dace.co.uk
: art and mathematics :

The mathematics of cleaning artists' brushes

Skip to new material added 18 January 2007

What has mathematics got to do with cleaning artists' brushes?

Ok, you use a lot of white spirit (mineral spirit to our US colleagues), swirl your paintbrush around, and chuck the resulting mess down the sink. Your brush still isn't all that clean, the white spirit causes your plumbing to become lined with grey gunk, eventually your sink drain blocks, and in the meantime you've polluted the environment, as our American friends say, big time. What to do?

Here are a few answers.

Firstly, don't use white spirit for cleaning paintbrushes. Although also environmentally damaging, cheap turpentine is better for cleaning brushes than white spirit, because it doesn't dry out the bristles of your expensive brushes as badly. (Use only artists' quality turpentine for thinning paint - but this is a separate topic.) You may also use Zest-it™ for a reputedly environmentally-friendly alternative (I have no connection with the company and no way of verifying their claims).

Whatever you use, minimise its environmental impact by using as little as possible. There are two key tricks here:

  1. when you have cleaned your brushes, tip the used solvent back into a jam jar with a lid on it; the paint settles to the bottom, and the solvent left lying on top (once the paint has settled) can be poured out carefully and used again; the residue at the bottom can be scraped out and burned;
  2. use small quantities of solvent several times, instead of a lot all at once.

When your brushes have been cleaned in this way, rub them gently into some neat washing up liquid at the bottom of a jar, old plastic container or other suitable vessel. (I have heard it advised to use the palm of your hand to hold the washing up liquid, but this is dangerous if you are using toxic paints such as flake white or genuine Naples yellow, as the lead could be absorbed through your skin, and it is a cumulative poison.)

Finally, rinse the brushes one at a time under the tap, gently rubbing out any remaining residues between finger and thumb. Catch the water and detergent in a container, and dispose of directly into a drain, since even these small residues can eventually block your sink outflow.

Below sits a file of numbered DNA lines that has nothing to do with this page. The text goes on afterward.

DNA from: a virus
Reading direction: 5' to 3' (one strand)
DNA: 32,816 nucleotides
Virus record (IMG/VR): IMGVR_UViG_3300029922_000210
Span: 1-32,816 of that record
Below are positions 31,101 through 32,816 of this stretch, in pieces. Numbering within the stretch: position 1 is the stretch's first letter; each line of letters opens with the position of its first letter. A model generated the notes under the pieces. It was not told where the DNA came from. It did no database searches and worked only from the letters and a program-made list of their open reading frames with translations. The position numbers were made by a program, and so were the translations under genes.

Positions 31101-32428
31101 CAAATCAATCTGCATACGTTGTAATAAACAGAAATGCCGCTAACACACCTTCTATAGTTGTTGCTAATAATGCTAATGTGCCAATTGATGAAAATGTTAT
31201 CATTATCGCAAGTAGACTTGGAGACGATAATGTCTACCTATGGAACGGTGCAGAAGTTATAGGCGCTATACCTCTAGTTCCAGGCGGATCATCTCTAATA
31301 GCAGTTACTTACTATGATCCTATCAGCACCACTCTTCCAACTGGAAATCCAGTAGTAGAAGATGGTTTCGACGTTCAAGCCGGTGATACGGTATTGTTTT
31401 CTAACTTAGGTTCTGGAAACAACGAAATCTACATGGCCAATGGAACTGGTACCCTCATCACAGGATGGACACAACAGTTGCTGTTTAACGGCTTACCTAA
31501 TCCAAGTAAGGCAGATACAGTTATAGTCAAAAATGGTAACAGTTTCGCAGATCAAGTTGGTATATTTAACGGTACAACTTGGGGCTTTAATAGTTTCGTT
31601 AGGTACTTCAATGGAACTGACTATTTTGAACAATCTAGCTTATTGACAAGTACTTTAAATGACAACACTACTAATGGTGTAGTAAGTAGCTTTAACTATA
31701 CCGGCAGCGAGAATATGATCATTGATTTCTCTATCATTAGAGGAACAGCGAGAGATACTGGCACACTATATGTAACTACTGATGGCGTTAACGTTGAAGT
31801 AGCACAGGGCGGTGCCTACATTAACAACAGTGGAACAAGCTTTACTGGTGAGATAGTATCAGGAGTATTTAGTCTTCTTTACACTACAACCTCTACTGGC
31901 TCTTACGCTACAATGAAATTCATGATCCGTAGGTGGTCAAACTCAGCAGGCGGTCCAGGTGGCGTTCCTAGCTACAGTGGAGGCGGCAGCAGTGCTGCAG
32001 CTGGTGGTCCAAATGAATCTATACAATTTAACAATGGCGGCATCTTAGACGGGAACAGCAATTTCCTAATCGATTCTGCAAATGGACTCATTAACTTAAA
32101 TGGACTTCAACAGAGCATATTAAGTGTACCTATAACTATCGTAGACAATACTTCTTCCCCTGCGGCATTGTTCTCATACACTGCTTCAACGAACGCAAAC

The mathematics of dilution

Ok, let the amount of residual paint on your paintbrush be r.
Let the volume of solvent available be S.
Let the volume of solvent held by your paintbrush be b.

Example A: using all the solvent at once

The amount of paint on your paintbrush after the cleaning will be: r.b/S

In other words, the dilution of whatever (r) is on your brush is the volume of your brush b divided by the volume of solvent used S, i.e. the dilution factor is b/S .

Example B: using a third of the solvent three times

The amount of paint on your brush after the first cleaning will obviously be three times more than if you had used all the solvent at once, because you used only a third of the amount of solvent:
r.b/(S/3) = r.3b/S.

The dilution factor here by which we must multiply r is b/(S/3) which is equal to 3b/S.

The amount of paint on your brush after the second cleaning will be the amount left over after the first cleaning multiplied again by the dilution factor 3b/S:
(r.3b/S).(3b/S) = r.9b²/S²

The amount of paint on your brush after the third cleaning, is the amount left after the second cleaning once again multiplied by the dilution factor 3b/S :
(r.9b²/S²).(3b/S) = r.27b³/S³

Comparison

To see which method is best we need to compare the amounts left on the brush after each procedure:
Example A: r.b/S
Example B: r.27b³/S³

First it is clear that the comparison does not depend on how much stuff (r) there was on the brush in the first place (although equally obviously you will get a cleaner brush if you wipe off as much paint as possible to start with). So we are really comparing dilution factors:
Example A: b/S
Example B: 27b³/S³

If I am right that method B is better, then I have to show that:
27b³/S³ < b/S
Assuming for the moment that this is true, we get:
27b²/S² < 1
Therefore:
b²/S² < 1/27
Therefore:
b/S < 1/sqr(27)
i.e:
b/S < 0.192...

So, provided that the volume of solvent that can be held in your brush at one time is less than 0.192... (i.e about a fifth) of the total amount of solvent available for cleaning your brushes (which is very probable, when you think about it), then your brushes will be cleaner after having used a third of the solvent three times than they would have been if you'd used all the solvent at once. With normal volumes, the extra dilution (and hence cleanness of your brushes) is very surprising indeed, and I leave it to the interested reader to work out a plausible example using real volumes instead of b and S (hint: for an example that works out with minimal sweat, try b=1ml and S=30ml).

Q.E.D (Quod Erat Demonstrandum: 'as has been demonstrated' as we were told at school, or as we preferred to translate incorrectly, 'Quite Easily Done.')

On the use of special soaps

January 2007 GW of Alabama emails me with the following advice:

Cleaning brushes - I have found a soap which has hemp oil and peppermint oil works for oil based paints. The brand readily available at health food stores here (Alabama, USA) is called Dr. Bronner's Peppermint Oil Soap. I was using it already for bathing and mouthwash and washing vegetables.

My reply:

I have not come across this product, so I cannot say whether using it as a mouthwash or for washing vegetables is safe.

I use "The Masters" brush cleaner (also made in USA). At first I didn't buy it because it is so expensive. However I found that it brought my stiffened brushes back to almost new, and then I reflected on the cost of artist's brushes! Also now I only use a very small quantity of turpentine to clean the brushes and the brush cleaner and water does the rest. I think this must be better for the environment.

back to top of page